-- "We will keep trying until we succeed, or we all decide together that we've tried long enough." This would be a great quote for the wall?


"Overpopulation is not a joking matter, Dr. Savard. The underclasses are not capable of restraint and not willing to work hard enough to support so many children, so that we - you and I - must bear the financial burden. And what is the solution to that?"


"Why, birth control," Anna said, holding on to her temper with all her strength.


"Artificial contraceptives are illegal, as I hope you are aware."


Anna drew in a deep breath. "I am aware. So let me ask you, Mr. Johnson. Contraception is illegal and so is abortion. History makes it clear that human beings are not capable of abstinence. The poor - wait, what did you call them? The underclasses. How do you suggest their numbers be kept to levels you find acceptable?"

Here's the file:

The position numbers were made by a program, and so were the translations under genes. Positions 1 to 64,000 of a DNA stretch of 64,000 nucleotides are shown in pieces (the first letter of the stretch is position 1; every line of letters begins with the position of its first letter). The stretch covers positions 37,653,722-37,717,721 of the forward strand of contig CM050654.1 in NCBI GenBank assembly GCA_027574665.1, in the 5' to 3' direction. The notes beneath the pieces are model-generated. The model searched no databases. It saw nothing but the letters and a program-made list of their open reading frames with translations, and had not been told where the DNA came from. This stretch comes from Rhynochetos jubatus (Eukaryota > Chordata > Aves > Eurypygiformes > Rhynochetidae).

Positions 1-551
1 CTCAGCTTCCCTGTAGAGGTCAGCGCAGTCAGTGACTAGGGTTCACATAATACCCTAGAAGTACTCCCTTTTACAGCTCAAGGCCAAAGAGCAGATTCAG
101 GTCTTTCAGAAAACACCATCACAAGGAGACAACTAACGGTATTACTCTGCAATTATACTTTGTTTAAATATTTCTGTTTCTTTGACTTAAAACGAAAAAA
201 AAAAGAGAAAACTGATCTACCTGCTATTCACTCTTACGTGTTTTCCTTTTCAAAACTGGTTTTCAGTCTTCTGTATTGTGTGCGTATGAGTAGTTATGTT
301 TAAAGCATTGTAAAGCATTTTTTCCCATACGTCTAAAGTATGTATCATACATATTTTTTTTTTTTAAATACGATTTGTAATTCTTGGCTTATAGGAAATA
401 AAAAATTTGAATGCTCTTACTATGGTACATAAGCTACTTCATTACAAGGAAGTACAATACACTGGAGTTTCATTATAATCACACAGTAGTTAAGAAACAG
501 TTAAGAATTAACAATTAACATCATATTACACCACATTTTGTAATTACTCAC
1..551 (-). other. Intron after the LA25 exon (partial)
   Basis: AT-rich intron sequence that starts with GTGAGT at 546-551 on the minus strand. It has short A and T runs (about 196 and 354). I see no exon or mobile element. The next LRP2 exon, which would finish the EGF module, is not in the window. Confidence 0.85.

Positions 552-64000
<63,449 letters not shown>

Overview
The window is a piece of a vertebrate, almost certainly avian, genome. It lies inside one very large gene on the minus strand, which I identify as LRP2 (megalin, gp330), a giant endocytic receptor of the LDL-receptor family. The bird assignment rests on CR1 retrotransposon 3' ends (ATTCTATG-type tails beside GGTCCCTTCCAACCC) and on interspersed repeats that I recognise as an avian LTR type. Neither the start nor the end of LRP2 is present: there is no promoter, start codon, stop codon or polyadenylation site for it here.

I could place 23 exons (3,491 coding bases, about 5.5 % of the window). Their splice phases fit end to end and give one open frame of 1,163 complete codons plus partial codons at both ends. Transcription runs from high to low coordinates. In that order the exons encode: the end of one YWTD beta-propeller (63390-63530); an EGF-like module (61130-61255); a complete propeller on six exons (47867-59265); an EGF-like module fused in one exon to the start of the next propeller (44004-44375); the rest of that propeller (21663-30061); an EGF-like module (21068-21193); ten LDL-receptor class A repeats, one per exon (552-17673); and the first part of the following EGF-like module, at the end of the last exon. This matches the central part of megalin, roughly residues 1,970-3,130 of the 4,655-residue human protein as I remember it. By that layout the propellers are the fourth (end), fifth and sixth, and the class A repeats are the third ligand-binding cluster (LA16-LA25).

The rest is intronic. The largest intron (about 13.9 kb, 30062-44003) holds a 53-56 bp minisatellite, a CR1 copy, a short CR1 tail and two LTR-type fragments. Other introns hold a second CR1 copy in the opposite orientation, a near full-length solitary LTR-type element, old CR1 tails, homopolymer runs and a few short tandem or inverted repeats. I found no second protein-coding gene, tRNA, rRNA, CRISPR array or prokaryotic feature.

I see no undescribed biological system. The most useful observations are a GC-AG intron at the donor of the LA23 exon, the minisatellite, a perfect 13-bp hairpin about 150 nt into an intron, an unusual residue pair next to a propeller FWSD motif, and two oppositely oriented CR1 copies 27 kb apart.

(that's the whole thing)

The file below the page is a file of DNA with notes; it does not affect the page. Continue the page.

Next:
Mr. Johnson's gaze shifted away and then back, the muscles in his jaw pulsing and jumping. "Is that a serious question?" [...] He stood a little straighter. "The first problem is the influx of the worst of Europe. The moral and intellectual dregs must be turned away. If such a policy had been put in place at the right time, Michael and Dylan Joyce would have been born in Ireland, and feeding them would not fall to us."


"At the right time," Anna echoed. "So, after your forefathers arrived."


The muscles in his jaw were clenching again. "You misunderstand me."


"No, I don't think so. I think I understand you very well."